When I got home in December, I wanted to get more involved at Hopevale, my home church. I talked with our Children’s Ministry Director, and I decided to help as a small group leader for 3rd grade boys on every other Sunday morning. It’s been great! I feel like I don’t get to see them that much, since it’s only every other week for one hour. But it’s still been really fun. I think in February we were talking about kindness, and in March we’ve been learning about patience. It’s totally been what I need to learn, too, so that’s been cool. And convicting at times, no surprise. This past Sunday was my last Sunday with the boys, though. As I expected, most of them gave a general, “Okay. I’m not sure how to respond, but I hope you have fun” type of response when I told them, “Hey guys, so this is my last week hanging out with you because I’m actually going to Africa.” But one of my sweet, attentive, hair-gelled-up-in-front 3rd graders really listened. He also gave me a hug before leaving the classroom. I think he even told me to be safe. 🙂 It was just really encouraging and heartwarming to see that to some degree, I apparently have made an impression. I need to remember that “doubting myself and my impact” is actually doubting how God can use me. Because it’s Him at work, not me.
This week and next week will be my last riding lessons to teach. This is a harder goodbye because I’m pretty sure that I won’t be returning as a full-time instructor this summer. I will hopefully still help with camps at Willow Pond Stables, but I don’t have a consistent enough schedule (or life, let’s be honest) for me to recommit to teaching weekly lessons. Please pray for Karen, the barn owner, and for Roxie, the instructor who will both keep her lesson students and add my students to her roster. By the way, she also has a full-time job, so yes, she’ll be quite busy.
Thursday is going to be my last day substitute teaching. Well, I mean, I’ll be subbing at Sahel for 2 months, but this is my last day subbing in Michigan for this school year. I think I’ll actually miss it. 🙂 It’s been such a good fit for me right now, and I’m incredibly grateful that God allowed me to have as many subbing jobs as I’ve had. I’ve been able to stay pretty busy, minus our Michigan snow and cold days. I’ve had the chance to see different schools and classrooms and learning environments and students. It’s been a great way to transition before diving in to my first year as a teacher. And shoot—I don’t have to plan or grade! I know that those are both worthwhile, rewarding parts of teaching, but they sure are time consuming. And I’ve been grateful for the reprieve from those activities.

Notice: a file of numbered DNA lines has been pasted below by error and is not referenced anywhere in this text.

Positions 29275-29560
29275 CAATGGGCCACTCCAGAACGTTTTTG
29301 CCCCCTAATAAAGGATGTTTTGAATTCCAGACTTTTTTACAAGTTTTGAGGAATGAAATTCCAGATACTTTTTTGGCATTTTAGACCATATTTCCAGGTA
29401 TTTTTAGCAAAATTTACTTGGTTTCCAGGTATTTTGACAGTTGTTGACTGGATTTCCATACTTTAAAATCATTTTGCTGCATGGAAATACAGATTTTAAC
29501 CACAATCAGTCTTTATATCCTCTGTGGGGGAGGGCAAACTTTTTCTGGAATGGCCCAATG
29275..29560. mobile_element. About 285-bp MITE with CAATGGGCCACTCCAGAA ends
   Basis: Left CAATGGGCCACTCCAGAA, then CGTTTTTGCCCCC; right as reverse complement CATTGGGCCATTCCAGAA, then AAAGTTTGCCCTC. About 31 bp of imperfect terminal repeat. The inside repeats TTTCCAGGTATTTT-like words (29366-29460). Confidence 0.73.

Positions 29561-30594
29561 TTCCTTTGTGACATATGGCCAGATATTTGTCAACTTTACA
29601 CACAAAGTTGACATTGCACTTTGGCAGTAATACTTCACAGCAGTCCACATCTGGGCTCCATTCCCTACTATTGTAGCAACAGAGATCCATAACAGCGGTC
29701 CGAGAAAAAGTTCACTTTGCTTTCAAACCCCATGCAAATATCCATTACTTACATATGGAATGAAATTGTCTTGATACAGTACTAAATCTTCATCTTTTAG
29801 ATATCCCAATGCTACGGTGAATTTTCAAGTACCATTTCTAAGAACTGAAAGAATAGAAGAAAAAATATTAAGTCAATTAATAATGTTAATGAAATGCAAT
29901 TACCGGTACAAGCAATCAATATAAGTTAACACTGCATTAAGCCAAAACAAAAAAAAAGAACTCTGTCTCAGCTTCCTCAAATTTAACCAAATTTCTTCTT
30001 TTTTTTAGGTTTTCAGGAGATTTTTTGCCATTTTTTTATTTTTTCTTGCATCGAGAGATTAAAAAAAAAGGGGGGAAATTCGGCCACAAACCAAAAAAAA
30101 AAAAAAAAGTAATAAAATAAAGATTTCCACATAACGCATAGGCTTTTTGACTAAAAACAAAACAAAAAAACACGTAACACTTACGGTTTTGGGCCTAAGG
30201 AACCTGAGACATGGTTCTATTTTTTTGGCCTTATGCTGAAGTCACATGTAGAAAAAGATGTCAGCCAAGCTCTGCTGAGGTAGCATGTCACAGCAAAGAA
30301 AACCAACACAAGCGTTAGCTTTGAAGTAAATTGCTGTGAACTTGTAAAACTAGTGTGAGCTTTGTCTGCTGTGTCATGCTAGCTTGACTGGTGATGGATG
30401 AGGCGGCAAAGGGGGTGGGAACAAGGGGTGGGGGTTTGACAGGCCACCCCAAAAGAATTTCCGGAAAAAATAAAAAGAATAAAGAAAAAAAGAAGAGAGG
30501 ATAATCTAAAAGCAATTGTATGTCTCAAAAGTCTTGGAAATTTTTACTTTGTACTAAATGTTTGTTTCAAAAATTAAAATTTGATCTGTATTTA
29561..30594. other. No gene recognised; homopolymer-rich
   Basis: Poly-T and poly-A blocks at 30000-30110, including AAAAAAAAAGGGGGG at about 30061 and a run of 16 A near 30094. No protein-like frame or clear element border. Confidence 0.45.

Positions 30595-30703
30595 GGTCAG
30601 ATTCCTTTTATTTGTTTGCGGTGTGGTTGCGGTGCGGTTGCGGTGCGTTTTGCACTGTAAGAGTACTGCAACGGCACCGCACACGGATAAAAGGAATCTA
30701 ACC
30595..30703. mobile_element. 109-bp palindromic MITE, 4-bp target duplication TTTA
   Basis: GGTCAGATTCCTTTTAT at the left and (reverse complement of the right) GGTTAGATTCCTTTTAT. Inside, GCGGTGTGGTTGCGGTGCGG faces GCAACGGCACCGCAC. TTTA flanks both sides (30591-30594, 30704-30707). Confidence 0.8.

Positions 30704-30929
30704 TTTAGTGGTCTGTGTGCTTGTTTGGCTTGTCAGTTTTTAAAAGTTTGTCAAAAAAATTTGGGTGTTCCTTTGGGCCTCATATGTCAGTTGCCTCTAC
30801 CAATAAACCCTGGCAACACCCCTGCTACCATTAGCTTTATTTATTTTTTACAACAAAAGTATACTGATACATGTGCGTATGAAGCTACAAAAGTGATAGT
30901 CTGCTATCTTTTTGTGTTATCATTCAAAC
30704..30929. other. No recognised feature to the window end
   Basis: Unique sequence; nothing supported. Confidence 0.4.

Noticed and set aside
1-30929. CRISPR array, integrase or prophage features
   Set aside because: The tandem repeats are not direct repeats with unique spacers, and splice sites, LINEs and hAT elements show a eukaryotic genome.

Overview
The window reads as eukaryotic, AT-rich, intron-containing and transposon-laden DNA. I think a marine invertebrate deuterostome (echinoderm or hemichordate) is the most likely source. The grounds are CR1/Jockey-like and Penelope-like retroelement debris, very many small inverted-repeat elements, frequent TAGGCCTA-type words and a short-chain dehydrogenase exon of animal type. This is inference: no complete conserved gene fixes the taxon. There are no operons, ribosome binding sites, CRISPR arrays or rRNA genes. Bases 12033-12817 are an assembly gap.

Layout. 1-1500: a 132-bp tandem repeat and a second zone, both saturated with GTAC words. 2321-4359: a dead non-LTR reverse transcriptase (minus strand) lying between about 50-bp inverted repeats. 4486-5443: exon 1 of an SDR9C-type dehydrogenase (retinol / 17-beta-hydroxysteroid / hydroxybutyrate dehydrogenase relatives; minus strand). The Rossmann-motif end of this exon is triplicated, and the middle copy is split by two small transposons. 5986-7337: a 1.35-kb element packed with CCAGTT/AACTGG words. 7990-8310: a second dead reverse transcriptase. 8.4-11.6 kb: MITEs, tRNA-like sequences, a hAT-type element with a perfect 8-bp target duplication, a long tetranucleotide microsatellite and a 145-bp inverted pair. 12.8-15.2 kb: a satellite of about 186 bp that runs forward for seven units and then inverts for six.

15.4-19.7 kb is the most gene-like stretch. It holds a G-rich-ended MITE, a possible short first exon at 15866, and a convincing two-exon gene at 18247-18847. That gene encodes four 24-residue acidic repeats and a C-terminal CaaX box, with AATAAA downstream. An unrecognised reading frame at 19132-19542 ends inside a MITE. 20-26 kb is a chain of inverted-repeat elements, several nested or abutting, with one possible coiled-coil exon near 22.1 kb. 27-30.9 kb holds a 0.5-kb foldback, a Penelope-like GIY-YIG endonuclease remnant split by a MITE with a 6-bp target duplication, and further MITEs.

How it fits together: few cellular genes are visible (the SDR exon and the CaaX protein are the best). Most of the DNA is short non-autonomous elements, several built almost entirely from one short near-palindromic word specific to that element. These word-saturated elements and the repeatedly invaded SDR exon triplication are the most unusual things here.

A Glance at the Next Two Weeks
Let’s be honest: I will not be writing another blog post before I leave. I’m averaging about one a month at this point, and the next 2 weeks will be especially full. Consequently, I’d like to give a little insight into what I’m thinking the next two weeks will hold. While you read, God will be chuckling at my futile attempts to plan my own life. And so:
Abby’s activities for the next 2 weeks
- Visiting friends in Cedarville.
- Going to see an amazing performance of Doubt at Cedarville University. (Insert shameless advertising here: http://www.cedarville.edu/Offices/Student-Life-Programs/Ticket-Information.aspx)
- Spending time with Stephen. Praise the Lord again for his full-time job and his vacation days. 🙂
- Making way too many lists.
- Buying some last-minute surviving-the-desert items.
- Celebrating Christ’s death, His resurrection, and the life He gives with my family, my church, and my boyfriend.
- Praying, and hopefully mostly interceding.
- Flying back to yet another one of my homes. 🙂
I’ll probably post quick updates on facebook, and I’ll definitely try to be more faithful with blogging once I’m back in Niger. Thank you for your readership and your prayers. Have a blessed Easter, and I’ll write again (relatively) soon.